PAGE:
Sonia: you have to block out the negative voices
Elaine Byrne chats with Sonia O'Sullivan in Melbourne about how the former athlete learnt to cope with self-doubt and her plans to return to live in Ireland.
Published 03/08/2014 | 02:30
It is a winter's day in Melbourne and Sonia O'Sullivan is wearing an Aran jumper. She texted to say she might be late for our coffee but was early. That is Ireland's greatest ever athlete in a nutshell, wearing her country on her sleeve and compulsively obsessed about time.
Her daughter Ciara walked the mile to school this morning because the 15-year-old was not ready in time. "I leave the house at exactly eight every morning, maybe three minutes past, at a stretch," she explains. This is Sonia's way of teaching her two teenage daughters about responsibility, hunger and drive. Life with a four time Olympian, three time World Champion and Irish and World record holder is all about the psychological.
Sonia turns 45 in November. It's 14 years since the silver at the Sydney Olympics. Ten since the determination etched on her face in Athens gave way to tears as she finished a lonely last to a standing ovation.
The Cobh woman became a national institution. A conduit for our expectations and hopes. We became emotionally invested in her personal struggles and public vulnerabilities. Sonia is more relaxed since she retired. She lets people in now. What does inside the mind of an elite athlete look like?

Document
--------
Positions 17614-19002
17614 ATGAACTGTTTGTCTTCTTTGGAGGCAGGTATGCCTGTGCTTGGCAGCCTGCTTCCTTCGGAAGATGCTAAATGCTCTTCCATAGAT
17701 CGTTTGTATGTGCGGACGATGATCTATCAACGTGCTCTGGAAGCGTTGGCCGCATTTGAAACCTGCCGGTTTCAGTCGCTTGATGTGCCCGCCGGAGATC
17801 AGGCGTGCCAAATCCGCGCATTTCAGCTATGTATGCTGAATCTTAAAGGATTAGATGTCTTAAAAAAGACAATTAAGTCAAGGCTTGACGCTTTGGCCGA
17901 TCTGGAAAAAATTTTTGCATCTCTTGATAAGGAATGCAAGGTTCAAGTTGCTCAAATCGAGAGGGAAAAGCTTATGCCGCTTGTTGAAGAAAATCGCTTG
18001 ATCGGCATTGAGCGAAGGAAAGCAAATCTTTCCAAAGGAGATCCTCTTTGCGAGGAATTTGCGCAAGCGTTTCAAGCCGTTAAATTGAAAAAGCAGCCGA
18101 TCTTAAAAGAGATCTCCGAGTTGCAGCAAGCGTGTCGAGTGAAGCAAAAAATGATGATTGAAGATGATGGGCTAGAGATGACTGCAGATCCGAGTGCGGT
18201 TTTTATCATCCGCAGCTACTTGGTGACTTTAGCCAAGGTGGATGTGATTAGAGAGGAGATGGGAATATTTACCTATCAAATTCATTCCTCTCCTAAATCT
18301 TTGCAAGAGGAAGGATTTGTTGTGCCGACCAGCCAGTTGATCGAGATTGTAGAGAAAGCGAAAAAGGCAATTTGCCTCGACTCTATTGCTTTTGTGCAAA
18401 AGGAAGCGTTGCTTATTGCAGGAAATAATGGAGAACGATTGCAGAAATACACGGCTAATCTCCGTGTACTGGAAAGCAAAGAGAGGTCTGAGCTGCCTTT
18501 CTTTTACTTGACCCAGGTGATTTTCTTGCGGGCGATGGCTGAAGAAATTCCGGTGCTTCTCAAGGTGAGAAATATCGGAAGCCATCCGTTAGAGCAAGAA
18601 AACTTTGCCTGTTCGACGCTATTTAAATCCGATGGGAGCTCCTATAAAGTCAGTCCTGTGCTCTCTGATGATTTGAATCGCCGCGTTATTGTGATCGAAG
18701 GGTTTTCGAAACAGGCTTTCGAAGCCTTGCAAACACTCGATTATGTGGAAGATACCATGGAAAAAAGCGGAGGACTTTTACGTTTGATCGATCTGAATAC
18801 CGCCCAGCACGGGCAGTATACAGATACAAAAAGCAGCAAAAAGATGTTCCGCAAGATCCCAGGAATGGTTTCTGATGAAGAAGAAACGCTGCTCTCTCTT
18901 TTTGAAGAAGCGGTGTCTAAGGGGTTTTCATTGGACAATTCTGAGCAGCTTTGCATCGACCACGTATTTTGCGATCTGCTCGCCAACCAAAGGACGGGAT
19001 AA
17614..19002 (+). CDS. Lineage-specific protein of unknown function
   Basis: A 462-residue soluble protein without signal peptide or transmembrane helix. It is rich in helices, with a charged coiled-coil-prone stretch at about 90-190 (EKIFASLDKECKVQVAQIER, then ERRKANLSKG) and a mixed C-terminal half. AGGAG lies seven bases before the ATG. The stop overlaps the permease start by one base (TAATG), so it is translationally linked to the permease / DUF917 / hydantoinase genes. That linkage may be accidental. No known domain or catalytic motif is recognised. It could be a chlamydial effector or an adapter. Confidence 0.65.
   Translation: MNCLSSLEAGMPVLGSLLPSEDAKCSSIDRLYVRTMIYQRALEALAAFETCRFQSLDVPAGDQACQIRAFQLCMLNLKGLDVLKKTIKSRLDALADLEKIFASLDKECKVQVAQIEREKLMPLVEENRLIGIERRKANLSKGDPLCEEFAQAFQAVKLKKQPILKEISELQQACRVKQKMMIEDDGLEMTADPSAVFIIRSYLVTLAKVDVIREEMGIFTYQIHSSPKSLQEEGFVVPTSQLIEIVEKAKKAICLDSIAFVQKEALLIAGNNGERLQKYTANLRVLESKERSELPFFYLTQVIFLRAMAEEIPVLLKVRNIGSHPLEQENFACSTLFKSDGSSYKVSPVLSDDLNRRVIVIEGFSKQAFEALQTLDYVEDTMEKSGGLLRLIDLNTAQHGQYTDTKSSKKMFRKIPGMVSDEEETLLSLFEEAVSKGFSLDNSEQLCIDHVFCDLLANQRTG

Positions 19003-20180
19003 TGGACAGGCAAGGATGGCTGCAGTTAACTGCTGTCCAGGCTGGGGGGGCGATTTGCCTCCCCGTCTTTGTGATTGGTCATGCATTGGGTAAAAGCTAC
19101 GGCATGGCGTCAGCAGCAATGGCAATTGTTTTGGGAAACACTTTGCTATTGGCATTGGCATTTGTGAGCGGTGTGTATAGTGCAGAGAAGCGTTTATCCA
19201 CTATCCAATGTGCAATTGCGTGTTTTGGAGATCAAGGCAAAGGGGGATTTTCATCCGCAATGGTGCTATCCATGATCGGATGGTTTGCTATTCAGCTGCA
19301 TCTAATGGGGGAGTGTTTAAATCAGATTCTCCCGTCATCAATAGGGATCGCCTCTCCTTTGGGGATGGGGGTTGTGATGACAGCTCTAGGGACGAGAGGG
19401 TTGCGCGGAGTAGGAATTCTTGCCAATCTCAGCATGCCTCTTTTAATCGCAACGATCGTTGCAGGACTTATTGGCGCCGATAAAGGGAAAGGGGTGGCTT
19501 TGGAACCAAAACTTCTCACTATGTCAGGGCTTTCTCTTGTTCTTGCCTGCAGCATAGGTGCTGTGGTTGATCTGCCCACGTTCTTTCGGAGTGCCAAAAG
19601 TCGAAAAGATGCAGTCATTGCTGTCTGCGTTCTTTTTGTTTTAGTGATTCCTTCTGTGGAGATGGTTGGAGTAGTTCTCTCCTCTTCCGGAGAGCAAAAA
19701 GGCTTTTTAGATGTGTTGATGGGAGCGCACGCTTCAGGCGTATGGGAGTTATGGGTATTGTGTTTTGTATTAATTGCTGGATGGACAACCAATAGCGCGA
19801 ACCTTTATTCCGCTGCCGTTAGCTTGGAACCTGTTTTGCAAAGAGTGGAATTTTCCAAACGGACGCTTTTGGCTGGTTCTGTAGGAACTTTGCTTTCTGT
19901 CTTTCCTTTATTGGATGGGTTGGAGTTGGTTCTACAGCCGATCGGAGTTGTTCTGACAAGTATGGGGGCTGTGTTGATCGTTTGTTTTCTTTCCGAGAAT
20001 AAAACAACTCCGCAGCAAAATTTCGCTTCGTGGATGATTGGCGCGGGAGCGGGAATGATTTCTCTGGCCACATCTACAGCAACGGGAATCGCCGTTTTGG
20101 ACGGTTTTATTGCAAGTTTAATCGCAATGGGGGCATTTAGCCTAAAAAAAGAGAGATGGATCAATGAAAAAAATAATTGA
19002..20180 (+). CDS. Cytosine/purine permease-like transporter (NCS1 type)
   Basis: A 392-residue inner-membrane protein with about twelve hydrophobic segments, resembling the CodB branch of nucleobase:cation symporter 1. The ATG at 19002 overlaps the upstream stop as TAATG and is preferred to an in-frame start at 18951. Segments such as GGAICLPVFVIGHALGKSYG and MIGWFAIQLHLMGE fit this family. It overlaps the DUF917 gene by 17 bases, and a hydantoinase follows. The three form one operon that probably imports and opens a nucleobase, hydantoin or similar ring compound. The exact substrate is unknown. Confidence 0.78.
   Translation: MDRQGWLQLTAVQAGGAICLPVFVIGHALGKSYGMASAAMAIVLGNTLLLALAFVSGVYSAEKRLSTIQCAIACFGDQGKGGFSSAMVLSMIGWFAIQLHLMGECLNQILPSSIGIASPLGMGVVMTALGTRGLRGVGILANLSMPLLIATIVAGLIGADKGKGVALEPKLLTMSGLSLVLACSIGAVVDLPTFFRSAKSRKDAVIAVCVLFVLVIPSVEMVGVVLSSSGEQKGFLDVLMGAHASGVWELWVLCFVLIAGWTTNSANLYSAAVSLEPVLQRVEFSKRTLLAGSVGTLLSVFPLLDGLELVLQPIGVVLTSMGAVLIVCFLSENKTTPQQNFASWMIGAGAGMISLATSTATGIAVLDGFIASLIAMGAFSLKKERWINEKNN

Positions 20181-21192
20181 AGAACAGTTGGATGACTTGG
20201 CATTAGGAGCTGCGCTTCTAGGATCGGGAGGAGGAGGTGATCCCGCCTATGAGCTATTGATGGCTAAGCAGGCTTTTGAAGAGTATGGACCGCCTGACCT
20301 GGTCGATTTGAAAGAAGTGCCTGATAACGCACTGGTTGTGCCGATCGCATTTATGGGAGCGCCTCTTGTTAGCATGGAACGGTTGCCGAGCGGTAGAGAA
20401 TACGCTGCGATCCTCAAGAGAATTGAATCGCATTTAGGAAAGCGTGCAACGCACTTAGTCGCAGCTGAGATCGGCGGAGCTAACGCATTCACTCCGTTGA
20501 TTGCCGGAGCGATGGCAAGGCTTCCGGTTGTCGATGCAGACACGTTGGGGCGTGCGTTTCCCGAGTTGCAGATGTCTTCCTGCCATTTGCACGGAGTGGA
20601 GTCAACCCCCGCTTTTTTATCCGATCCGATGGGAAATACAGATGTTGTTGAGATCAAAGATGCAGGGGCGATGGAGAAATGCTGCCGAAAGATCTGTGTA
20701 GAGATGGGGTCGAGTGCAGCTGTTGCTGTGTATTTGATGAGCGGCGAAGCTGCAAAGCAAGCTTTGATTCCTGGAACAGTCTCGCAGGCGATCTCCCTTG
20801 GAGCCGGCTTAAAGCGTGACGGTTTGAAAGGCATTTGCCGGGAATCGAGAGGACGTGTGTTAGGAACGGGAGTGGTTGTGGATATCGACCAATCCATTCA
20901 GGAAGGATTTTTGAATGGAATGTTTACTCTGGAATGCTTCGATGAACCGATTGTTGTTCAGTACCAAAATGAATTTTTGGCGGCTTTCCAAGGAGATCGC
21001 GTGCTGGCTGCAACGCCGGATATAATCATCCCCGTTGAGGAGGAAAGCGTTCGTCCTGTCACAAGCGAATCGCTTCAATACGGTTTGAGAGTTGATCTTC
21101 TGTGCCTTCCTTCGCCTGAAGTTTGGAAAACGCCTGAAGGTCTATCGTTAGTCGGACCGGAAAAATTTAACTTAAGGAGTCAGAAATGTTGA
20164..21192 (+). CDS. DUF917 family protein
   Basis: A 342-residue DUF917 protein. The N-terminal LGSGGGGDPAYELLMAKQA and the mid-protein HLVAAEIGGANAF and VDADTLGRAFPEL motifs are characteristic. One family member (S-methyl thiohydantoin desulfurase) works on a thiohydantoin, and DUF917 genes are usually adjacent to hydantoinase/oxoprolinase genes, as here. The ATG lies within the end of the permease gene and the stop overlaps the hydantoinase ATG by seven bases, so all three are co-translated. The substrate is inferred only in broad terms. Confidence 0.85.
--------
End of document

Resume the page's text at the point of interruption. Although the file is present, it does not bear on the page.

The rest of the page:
There was a moment in 1998 when "things changed." Sonia was walking down a street in Marrakech on the eve of the World Cross-Country Championships "and there was the usual suspects - the Irish journalists - Tom O'Riordan, Peter Byrne and Brendan Mooney.
"I just walked up and said hello and they didn't even recognise me. I was calm as anything, and they were like, 'are you not worried about the heat.' I was like, it's not very hot, it's grand!" This innocuous exchange was actually the moment Sonia discovered that the psychological was as important as the physical preparation. The regimental routine of her training life could not control everything.
"That was when I realised that to be the best that you can be, you don't need to be afraid of the media and people asking you questions but you have to use them to your benefit. I wanted it put out there that all is good."
It worked. The 28-year-old won double world gold at the 4km and 8km. A rare achievement for an athlete at those distances, particularly when racing on successive days.
Sonia was "devastated" when she ran badly in London, a month out from the 2000 Sydney Olympics. "I couldn't believe how bad I felt." So she used the same mind tricks she had learnt in Marrakech. She told herself that she would win by telling the Irish public that she would.
"Somebody said to me, just call up some journalist you know and tell them you are really looking forward to it. All of a sudden it changes how you feel. It was all mental, the whole thing. You are obviously fit enough but it's how you get your mind to believe that you're actually going to out and do well." She did, smashing a season's best in the heats, 15 months after giving birth to Ciara.